This is a re-post of my guest post on and the Commercial Observer.  I hope you like it! 

So your startup has gotten too large for General Assembly, Dogpatch Labs, WeWork Labs, Betaworks, TechStars, or wherever you choose to incubate the next Facebook. You love the high tin ceilings, the wood floors, the exposed columns, and the proximity to the Ace Hotel, but it’s time to take off the training wheels and ride out on your own. This article is your definitive 900-words-or-less guide to making it in the big city.
Step 1: Determine what you need.
Most importantly, how much space do you need? Major considerations that impact square footage are employee count, number of private offices and conference rooms, and room for expansion. An architect can help you develop a “space program” that outlines the square footage you will need.
Other things to think about are: What type of space? Traditional or creative/loft? What neighborhood? Choices often focus on industry/image, employee commute and subway access.
A note on location: We brokers divide Manhattan into three major markets: Midtown, Midtown South and Downtown. Each market has many submarkets (neighborhoods), but on the whole, Midtown is the most expensive, followed by Midtown South and Downtown. Most startups end up in Midtown South, as it is a location of choice for peers, has lots of loft buildings, and exudes a hip vibe. The largest concentration of startups is in Gramercy/Flatiron, followed by SoHo/NoHo.
Step 2: Identify and explore your options.
A broker can create a survey of different spaces that meet your criteria. From this survey, you can pinpoint the spaces you’d like to tour. Touring each of these options gives you the opportunity to test your assumptions on neighborhood, type of space, square footage and other needs.
Step 3: Prepare a short list/financial analysis.
Each space will be sized differently and have varying rent and deal terms. A comparative analysis allows you to put all properties on a level playing field.
Step 4: Submit offers and negotiate deal terms.
Your offer outlines the terms at which you are willing to make a deal. If possible, you should submit offers for multiple spaces at the same time. This creates competition among owners and helps achieve the best deal possible. Some deal terms to think about:
  • Rental rate (per square foot per year)
  • Rent abatement
  • Lease term
  • Electricity
  • Heating and air conditioning
  • Operating expenses
  • Taxes
  • Landlord’s work or funds for space build-out
  • Sublease and assignment rights
  • Signage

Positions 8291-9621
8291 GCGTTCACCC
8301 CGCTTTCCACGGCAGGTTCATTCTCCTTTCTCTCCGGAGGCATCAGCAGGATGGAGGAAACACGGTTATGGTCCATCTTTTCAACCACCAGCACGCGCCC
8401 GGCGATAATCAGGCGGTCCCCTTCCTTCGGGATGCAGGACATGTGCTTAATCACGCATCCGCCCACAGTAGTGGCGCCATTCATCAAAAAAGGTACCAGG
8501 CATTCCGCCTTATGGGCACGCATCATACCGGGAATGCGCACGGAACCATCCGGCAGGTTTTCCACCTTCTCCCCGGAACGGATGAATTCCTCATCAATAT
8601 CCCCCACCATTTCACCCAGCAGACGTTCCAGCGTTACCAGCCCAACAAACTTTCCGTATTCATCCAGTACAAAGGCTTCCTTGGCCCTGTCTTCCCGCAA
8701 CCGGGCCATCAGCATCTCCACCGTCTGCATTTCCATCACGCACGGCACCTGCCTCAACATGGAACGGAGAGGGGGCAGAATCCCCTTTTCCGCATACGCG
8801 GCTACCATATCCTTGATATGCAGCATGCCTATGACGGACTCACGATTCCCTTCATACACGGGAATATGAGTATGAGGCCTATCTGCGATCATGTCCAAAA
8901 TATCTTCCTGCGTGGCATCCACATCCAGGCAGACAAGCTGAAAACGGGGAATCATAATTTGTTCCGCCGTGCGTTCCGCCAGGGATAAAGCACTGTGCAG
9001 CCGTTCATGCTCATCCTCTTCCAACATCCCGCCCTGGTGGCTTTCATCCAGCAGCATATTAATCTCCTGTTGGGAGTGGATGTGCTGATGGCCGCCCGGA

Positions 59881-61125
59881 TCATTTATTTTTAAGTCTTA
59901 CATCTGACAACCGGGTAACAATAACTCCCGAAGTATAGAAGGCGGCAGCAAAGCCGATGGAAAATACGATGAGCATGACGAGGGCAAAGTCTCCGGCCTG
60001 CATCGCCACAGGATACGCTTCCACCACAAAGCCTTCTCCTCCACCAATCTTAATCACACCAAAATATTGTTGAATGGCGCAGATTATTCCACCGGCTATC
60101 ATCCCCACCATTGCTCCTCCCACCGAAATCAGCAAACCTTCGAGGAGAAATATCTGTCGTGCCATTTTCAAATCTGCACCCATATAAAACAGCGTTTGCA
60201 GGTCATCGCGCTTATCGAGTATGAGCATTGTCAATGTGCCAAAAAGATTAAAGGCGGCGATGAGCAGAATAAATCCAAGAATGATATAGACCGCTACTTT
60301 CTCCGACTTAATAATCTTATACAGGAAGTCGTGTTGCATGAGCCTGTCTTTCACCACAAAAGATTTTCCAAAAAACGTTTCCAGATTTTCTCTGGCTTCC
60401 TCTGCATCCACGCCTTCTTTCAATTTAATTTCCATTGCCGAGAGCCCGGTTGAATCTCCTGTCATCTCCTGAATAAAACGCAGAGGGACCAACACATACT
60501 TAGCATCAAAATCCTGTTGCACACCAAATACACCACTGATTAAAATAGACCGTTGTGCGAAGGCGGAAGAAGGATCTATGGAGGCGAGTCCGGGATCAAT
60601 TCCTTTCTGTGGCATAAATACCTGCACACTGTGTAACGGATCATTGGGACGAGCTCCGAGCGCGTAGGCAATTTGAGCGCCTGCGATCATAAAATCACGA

• Renewal/termination options
  • Security deposit/guarantee
While all of these items are negotiable, there are market standards for each of them. Your broker will help you establish what terms are fair.
Step 5: Negotiate your lease.
Hire a lawyer! New York City landlords are sophisticated. Their lawyers draw up leases that benefit them. Your lawyer will work with your broker to advocate on your behalf and ensure the landlord doesn’t take advantage of you. When negotiating a lease, watch for:
  • Correct business terms
  • Sublease provisions
  • Compensation for failure to deliver the space on time
  • Relocation clauses
  • Subordination, non-disturbance and attornment
  • Insurance (check with your insurance agent)
  • Accurate description of landlord’s work or drawdown of tenant improvement allowance.
There are a million other items like these, so make sure you have a broker and a lawyer!
Step 6: Build out the space and move-in.
If your lease stipulates that the landlord construct your space, be sure you know the completion date and the finishes/quality of installation. Plan to integrate your IT/telephone wiring at the same time. If you’re overseeing space construction, monitor layout, costs and deadlines! When move-in time arrives, make sure the internet and phone services are functional and you understand the building protocol for move-ins.
A few words on ways to accommodate growth:
Find a sublease. Sublease space typically rents for 20 to 30 percent less than space available directly from landlords. Most also require a shorter time commitment in years than an owner will offer, because you are assuming another company’s remaining term. However, with a sublease you won’t have a direct relationship with the landlord, the landlord can possibly throw you out if the sublandlord defaults, and you’ll likely have to pay for a new build-out out of pocket.
Right of first offer. Depending on the size of your requirement, the landlord may give you the right of first offer on any space that becomes available next to yours, on your floor, or in the building.
Right to terminate. Landlords will often allow you to terminate your lease early provided that you give advance notice and pay a penalty equal to the landlord’s unamortized transaction costs.
Renewal/expansion clause. You may insert an option into your lease to renew or expand at either a pre-determined price or fair market value.
Expansion within portfolio. If you’ve outgrown your space, most landlords will accommodate relocation to a larger space within your building or another in their portfolio and rip up your existing lease. Still, it’s helpful to get this in writing.
These are just a few of the many considerations you’ll need to keep in mind when looking for space and negotiating a lease, so find someone you trust to help understand them. Your broker’s job is to educate you on the market, landlord character, and market-appropriate deal terms, and to walk you through the process.